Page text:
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 When Octavius heard of his disaster at Cumæ he sailed out of the straits to meet Calvisius. After accomplishing the greater part of the distance and while he was passing Stylis1 and turning into Scyllæum, Pompeius darted out of Messana and fell upon his rear, pushed on to his front, attacked him all along the line, and challenged him to fight. Although beset in this way, Octavius' fleet did not give battle, since Octavius did not permit it, either because he feared to fight in the straits or because he adhered to his first determination not to fight without Calvisius. He gave orders, however, that all should hug the shore, cast anchor, and defend themselves with their prows toward the enemy. Demochares,by setting two of his ships by turns against one of the enemy's, threw them into confusion. They dashed against the rocks and against each other, and began to fill with water. And so these ships were lost, like those at Cumæ, without striking a blow, being stuck fast and battered by the enemy, who had freedom of movement to advance and retreat.2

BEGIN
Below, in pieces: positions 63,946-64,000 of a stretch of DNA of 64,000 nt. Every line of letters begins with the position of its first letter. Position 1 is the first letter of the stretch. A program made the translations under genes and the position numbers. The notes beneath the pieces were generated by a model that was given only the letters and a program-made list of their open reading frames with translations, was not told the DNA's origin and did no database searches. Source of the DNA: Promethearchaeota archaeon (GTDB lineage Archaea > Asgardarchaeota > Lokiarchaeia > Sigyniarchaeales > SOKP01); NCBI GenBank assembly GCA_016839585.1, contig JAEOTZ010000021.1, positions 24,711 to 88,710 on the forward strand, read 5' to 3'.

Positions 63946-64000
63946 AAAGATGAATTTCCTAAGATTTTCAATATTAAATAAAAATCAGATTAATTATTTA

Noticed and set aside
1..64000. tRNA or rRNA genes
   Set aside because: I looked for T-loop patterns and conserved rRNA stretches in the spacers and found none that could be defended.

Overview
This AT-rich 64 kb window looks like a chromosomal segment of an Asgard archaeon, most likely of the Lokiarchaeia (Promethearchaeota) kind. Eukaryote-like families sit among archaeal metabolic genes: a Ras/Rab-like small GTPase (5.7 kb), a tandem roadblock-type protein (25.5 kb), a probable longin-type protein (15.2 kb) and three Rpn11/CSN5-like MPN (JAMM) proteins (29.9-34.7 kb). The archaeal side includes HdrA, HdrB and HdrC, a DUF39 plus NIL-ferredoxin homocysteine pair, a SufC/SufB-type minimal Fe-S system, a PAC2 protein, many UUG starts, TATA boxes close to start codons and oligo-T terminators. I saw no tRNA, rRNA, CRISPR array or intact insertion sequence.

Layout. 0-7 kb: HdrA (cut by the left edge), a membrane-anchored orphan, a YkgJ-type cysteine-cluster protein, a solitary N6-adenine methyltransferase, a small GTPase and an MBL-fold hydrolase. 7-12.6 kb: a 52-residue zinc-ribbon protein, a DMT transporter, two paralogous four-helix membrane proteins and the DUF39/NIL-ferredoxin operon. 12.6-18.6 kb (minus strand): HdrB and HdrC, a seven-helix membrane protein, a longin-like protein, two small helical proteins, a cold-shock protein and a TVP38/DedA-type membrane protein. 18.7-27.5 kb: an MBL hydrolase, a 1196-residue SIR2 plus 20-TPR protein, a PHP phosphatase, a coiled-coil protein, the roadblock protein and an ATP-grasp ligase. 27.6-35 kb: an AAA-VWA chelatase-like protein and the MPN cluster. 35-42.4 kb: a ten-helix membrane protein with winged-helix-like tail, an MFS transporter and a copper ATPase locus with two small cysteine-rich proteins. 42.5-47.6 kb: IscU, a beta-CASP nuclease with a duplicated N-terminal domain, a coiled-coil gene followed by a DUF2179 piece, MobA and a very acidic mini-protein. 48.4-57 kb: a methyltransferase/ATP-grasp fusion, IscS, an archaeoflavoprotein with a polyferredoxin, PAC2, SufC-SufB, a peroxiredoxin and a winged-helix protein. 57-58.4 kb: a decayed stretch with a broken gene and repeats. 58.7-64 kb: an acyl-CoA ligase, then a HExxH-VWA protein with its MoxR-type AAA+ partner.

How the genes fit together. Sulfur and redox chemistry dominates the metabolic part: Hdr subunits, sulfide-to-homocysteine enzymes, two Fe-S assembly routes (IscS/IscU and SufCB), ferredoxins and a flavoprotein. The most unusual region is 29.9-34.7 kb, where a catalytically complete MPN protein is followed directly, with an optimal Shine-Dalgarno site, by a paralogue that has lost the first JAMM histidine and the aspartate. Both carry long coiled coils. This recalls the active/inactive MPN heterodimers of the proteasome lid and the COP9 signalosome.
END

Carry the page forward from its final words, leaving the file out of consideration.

1 Schweighäuser gives this place the Latin name of Columna Rhegina, which is referred to by Strabo (III. v. 5) as a small tower erected by the inhabitants of Rhegium at the strait of Sicily,
2 One of the mishaps to which ancient manuscripts were exposed is found here. Several codices add to this sentence the words ἐμελλ᾽, ἐπεὶ οὐδέπω κακόν γ᾽ ἀπώλετο, very likely, since nothing that is bad ever perishes. Musgrave stamped it as erroneous. Schweighäuser recognized it as an iambic verse from some poet whom he could not recall, and inferred that somebody had written it on the margin of his copy, and that the next copyist had embodied it in the text. So he rejected it. Nauck points out the original in the Philoctetes of Sophocles (446). It is found in the editio princeps of Appian and in the Latin versions of both Candidus and Geslen, whose attempts to reconcile it with the text are ingenious but futile.
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